Limited numbers of Ansons continued to serve in operational roles such as coastal patrols and air/sea rescue. Early in the war, an Anson scored a probable hit on a German U-boat. In June 1940, a flight of three Ansons was attacked by nine Luftwaffe Messerschmitt Bf 109s. Remarkably, before the dogfight ended, without losing any of their own, one of the Ansons destroyed two German aircraft and damaged a third.
The aircraft's true role, however, was to train pilots for flying multi-engined bombers such as the Avro Lancaster. The Anson was also used to train the other members of a bomber's aircrew, such as navigators, wireless operators, bomb aimers and air gunners. Postwar, the Anson continued in the training and light transport roles. The last Ansons were withdrawn from RAF service with communications units on 28 June 1968.
The Royal Australian Air Force operated 1,028 Ansons, mainly Mk Is, until 1955. The Royal Canadian Air Force and Royal Canadian Navy operated the aircraft until 1952. The United States Army Air Forces (USAAF), employed 50 Canadian-built Ansons, designated the AT-20.
The Royal New Zealand Air Force operated 23 Ansons as navigation trainers in the Second World War, (alongside the more numerous Airspeed Oxford), and acquired more Ansons as communication aircraft immediately after the war. A preserved navigation trainer is in the Royal New Zealand Air Force Museum at Wigram.
The Egyptian Air Force operated Ansons in communications and VIP duties. A specially outfitted Anson was given to the then King by the Royal Air Force. The Royal Afghan Air Force obtained 13 Anson 18 aircraft for various duties from 1948. These aircraft survived until 1972.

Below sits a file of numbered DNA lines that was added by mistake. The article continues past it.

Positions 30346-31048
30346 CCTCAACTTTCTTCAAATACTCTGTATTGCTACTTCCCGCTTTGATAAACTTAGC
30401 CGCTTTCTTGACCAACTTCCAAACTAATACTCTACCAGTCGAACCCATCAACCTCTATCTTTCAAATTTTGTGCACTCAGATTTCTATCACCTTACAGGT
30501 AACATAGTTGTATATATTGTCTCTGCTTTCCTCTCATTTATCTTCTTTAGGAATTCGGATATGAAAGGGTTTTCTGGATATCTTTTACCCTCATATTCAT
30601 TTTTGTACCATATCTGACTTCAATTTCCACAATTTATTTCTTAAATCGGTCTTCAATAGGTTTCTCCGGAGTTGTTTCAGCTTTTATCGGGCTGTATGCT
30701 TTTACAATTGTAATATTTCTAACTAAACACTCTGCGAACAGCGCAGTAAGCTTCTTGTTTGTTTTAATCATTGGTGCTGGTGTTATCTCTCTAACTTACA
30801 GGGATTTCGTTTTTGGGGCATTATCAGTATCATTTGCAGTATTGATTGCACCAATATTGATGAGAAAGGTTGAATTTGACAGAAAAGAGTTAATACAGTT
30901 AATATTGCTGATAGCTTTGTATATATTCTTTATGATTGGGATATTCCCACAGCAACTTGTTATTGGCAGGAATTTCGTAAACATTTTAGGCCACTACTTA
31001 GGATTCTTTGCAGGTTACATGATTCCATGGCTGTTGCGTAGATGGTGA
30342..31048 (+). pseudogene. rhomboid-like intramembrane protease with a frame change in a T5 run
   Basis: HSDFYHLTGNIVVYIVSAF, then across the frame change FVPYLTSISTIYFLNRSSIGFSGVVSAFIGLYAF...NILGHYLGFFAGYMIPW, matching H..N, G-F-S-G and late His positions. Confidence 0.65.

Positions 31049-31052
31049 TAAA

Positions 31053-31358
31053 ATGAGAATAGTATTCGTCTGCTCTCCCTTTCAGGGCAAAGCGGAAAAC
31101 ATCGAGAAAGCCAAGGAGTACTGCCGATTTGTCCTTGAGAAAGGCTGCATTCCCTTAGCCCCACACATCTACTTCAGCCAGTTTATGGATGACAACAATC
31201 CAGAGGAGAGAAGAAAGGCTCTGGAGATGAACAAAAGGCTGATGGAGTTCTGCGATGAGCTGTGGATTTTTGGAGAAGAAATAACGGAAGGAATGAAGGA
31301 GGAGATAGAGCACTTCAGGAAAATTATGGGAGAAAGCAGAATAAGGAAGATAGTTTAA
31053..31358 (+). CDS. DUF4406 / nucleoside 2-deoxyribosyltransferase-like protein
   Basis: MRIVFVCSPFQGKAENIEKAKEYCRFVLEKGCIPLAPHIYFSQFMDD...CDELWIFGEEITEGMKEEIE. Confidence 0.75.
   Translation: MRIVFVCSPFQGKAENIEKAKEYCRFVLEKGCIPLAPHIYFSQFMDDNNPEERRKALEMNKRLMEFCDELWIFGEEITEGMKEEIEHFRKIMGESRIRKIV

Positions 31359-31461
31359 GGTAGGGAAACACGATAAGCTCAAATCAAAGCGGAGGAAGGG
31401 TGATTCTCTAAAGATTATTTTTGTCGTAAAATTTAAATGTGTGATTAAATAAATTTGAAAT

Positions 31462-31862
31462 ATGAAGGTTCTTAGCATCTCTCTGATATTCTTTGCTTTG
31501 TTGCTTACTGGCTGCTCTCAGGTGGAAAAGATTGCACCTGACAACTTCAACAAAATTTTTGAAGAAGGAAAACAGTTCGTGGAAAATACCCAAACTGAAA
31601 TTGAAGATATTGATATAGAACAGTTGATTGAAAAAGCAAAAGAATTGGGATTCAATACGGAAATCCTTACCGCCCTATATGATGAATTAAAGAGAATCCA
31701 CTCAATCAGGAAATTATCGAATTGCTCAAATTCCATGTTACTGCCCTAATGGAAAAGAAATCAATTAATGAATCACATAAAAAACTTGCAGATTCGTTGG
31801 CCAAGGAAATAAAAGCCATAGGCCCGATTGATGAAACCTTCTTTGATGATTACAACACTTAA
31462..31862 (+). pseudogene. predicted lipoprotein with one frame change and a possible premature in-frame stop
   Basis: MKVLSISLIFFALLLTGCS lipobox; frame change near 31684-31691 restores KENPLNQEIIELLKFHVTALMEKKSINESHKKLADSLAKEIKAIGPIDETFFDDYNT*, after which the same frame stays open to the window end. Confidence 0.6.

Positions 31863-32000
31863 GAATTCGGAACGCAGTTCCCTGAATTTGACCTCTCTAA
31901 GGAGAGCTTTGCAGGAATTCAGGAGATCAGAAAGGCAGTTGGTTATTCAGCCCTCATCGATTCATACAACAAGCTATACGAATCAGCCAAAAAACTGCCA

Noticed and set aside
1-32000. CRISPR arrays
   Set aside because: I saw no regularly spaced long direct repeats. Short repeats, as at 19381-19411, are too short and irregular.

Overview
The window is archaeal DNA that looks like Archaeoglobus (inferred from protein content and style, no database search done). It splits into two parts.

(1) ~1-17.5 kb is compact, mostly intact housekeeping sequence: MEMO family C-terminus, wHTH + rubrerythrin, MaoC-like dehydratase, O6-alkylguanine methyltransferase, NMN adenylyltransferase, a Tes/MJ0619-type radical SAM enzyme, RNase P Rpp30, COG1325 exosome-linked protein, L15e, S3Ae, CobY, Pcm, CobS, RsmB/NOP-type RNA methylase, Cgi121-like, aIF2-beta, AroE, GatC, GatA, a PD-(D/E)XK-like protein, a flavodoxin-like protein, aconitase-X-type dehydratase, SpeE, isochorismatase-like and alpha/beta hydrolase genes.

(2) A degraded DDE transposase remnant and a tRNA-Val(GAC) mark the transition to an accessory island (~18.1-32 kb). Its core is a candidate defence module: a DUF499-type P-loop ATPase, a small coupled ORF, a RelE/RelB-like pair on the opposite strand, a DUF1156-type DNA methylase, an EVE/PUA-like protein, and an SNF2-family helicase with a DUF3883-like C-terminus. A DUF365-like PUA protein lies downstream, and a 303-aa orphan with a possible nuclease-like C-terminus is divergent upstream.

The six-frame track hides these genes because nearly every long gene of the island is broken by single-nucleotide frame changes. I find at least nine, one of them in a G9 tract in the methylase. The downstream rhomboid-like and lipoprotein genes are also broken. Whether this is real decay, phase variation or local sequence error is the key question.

Postwar civil useAfter the war, Ansons continued in production with Avro at Woodford for civilian use as light transports with small charter airlines and as executive aircraft for industrial companies. Countries which saw civilian operations with Ansons included Great Britain, Canada, Australia and Denmark.
Railway Air Services operated Ansons on scheduled services from London's Croydon Airport via Manchester to Belfast (Nutts Corner) in 1946 and 1947. Sivewright Airways operated three Mk XIX aircraft from their Manchester Airport base on charter flights as far as Johannesburg and on scheduled flights to Ronaldsway Airport in the Isle of Man until 1951. Finglands Airways operated an ex-RAF Anson I on inclusive tour flights and on scheduled flights from Manchester Airport to Newquay Airport between 1949 and 1952. Kemps Aerial Surveys operated several Anson XIXs on survey work within the UK until their retirement in 1973.
India ordered 12 new Anson 18Cs in 1948 for use by the Directorate of Civil Aviation as trainers and communications aircraft, these were delivered from Woodford in the spring of 1949.
Ansons continued to be built by Avro at Woodford for the RAF until March 1952 and were used as trainers and served in the role of Station communications aircraft until 1968.
The wooden wings of Ansons flying in Australia were found to fail at a high rate. The phenolic glue bonds parted, and it was speculated that the problem was due to the high humidity. The Commonwealth Government grounded most wooden-winged aircraft types in 1962, in particular, Ansons and Mosquitos. No aircraft were re-registered as the government mandated a test that essentially destroyed the wings, requiring new wings to be fitted. Most owners had voluntarily scrapped their aircraft well before this time.
Although Ansons have mainly been retired from flying, a 1936 Avro Anson Mk.I was recently made airworthy, fitted with later metal wings and returned to the air on 18 July 2012 in Nelson, New Zealand.
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